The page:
Movies will fuck you up like everything else. My whole childhood was based on John Cusack and Breakfast Club and that genre. I think we need to give you some really basics on initial intimacy training. That’s what we’re going to do. I’m going to give you some basic tips on how to learn to be intimate and your homework assignment for the rest of your life is to go and experiment and practice. This is an important piece. When we look at life as an experiment or we look at life like it’s just practice, you can’t do it wrong. An experiment sometimes results that don’t prove your hypotheses are more important than the ones that do. “The best people learn from their mistakes.” Some people are like, “How did you go out and fail? How did it go and expand your range by failing? Just know that you’re going to make a thousand miscues along this ride, but that’s okay because it’s part of the ride. Here’s some basic stuff. Number one, people love to have attention paid to them.
If you’re in a conversation with someone, the way to get connected and create intimacy is for you to put your authentic attention on them and be curious and ask questions. I wonder in some of these conversations when you’re speaking, I wonder if you’re just talking about yourself, if you’re going on about your own experience, which is important. I would recommend the majority of your connection with people, spend three-fourths, 75% of the time asking them questions, getting into their world, being curious. If you pay attention, the next question will always arise. Don’t machine gun these questions. Don’t interrogate them, just have kind of a soft focus, curiosity and attention on that. Does that make sense?
That makes sense. I remember I come across as very distant and lack of eye contact so maybe with an eye contact and I do a lot of that. One thing, I realized that the only way I can communicate is during compositions from my topic and then going on a big run. If it comes to talking about other people or environment or the present moment or feelings, either I go ask a lot of questions or just talk about myself. This is a very good, 75%give them your attention.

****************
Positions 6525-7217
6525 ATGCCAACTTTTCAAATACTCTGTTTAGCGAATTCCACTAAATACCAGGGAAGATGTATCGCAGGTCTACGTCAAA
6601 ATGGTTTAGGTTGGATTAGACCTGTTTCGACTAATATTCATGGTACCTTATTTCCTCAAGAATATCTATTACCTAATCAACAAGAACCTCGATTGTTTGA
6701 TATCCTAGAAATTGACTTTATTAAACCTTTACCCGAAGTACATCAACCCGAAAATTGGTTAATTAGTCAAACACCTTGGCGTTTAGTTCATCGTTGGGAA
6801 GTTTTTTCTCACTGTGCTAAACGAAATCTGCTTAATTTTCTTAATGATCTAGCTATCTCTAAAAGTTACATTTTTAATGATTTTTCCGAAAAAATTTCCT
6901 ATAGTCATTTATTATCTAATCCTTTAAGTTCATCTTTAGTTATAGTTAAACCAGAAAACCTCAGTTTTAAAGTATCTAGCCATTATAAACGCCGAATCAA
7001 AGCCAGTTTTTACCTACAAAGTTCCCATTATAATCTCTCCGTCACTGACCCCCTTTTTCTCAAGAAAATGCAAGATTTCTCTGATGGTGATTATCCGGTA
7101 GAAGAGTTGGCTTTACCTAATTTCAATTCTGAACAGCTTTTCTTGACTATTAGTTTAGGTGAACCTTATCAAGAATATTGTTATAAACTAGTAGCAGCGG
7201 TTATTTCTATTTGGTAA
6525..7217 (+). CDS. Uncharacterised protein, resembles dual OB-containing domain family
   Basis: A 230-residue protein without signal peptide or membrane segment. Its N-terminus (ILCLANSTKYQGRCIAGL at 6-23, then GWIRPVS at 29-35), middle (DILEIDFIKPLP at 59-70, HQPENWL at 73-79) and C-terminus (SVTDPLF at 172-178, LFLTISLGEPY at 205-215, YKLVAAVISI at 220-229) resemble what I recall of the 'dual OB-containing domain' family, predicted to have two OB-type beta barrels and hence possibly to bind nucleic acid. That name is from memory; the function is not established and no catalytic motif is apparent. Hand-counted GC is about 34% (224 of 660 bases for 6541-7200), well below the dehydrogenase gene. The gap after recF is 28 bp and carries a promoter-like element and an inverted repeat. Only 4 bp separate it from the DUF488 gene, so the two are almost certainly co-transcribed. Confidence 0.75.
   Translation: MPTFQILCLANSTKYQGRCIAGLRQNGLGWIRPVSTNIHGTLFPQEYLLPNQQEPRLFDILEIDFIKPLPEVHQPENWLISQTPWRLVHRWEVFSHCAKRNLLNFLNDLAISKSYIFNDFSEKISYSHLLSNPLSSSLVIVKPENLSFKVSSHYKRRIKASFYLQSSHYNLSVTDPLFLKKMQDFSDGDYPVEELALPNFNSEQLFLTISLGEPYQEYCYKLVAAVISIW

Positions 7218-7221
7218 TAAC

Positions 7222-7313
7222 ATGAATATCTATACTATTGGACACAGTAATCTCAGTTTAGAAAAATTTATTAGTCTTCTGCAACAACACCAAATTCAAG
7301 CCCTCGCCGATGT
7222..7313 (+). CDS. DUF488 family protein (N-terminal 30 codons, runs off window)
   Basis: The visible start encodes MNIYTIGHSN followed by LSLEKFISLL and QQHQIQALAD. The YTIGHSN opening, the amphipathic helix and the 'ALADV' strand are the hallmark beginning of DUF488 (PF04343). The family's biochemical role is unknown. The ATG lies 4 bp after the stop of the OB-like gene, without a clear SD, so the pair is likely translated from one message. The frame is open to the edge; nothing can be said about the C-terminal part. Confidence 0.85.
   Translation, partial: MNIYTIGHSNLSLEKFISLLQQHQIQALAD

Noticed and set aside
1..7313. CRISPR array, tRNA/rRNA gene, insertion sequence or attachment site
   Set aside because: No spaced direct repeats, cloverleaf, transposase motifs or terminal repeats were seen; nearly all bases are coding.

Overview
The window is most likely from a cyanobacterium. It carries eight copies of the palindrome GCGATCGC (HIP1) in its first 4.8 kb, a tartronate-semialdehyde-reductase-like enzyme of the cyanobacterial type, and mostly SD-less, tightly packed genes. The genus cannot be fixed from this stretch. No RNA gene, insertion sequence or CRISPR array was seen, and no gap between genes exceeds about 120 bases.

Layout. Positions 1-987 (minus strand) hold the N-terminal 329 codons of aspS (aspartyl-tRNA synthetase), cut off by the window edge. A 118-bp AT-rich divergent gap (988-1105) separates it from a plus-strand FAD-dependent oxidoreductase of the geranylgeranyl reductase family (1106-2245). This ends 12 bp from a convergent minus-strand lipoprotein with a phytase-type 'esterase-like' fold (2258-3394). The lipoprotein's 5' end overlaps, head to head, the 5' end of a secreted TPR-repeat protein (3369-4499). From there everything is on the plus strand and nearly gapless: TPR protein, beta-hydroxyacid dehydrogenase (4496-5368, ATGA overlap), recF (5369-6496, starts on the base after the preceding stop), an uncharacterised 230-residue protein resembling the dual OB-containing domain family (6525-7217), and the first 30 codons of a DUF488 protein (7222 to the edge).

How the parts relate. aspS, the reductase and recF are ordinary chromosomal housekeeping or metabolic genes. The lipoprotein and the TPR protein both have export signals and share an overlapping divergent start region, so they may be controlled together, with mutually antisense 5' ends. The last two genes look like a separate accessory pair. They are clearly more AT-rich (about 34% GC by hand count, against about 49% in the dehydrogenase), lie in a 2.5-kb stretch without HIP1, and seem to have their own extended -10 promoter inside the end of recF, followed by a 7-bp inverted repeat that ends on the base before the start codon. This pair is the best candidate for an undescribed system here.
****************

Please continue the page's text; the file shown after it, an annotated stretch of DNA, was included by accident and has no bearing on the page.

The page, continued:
Second tip, you know the word brevity? To be brief. Don’t speak and run-on sentences. Speak in as short and as little words as possible to get your point across. If someone asks you a question and you think about 74 words or 150 words you could say about the topic, but you could answer in twenty words, be brief and be to the point. Keep things really crisp and clear. The third tip is don’t lose your audience. If you’re talking to someone and after the first four or five minutes, you get the notion that they might be full or even getting bored, close the conversation. A lot of times people will keep talking and keep interacting because they’re afraid that conversation will never happen again, but if they keep talking and communicating and overdoing it, they’re ensuring that communication will never happen again. Always leave them wanting more. There was a comedian that used to say that, always leave them wanting more. To know when you hit that point of the most intensity of the communication to quickly close up after that, will actually entice someone into the next conversation.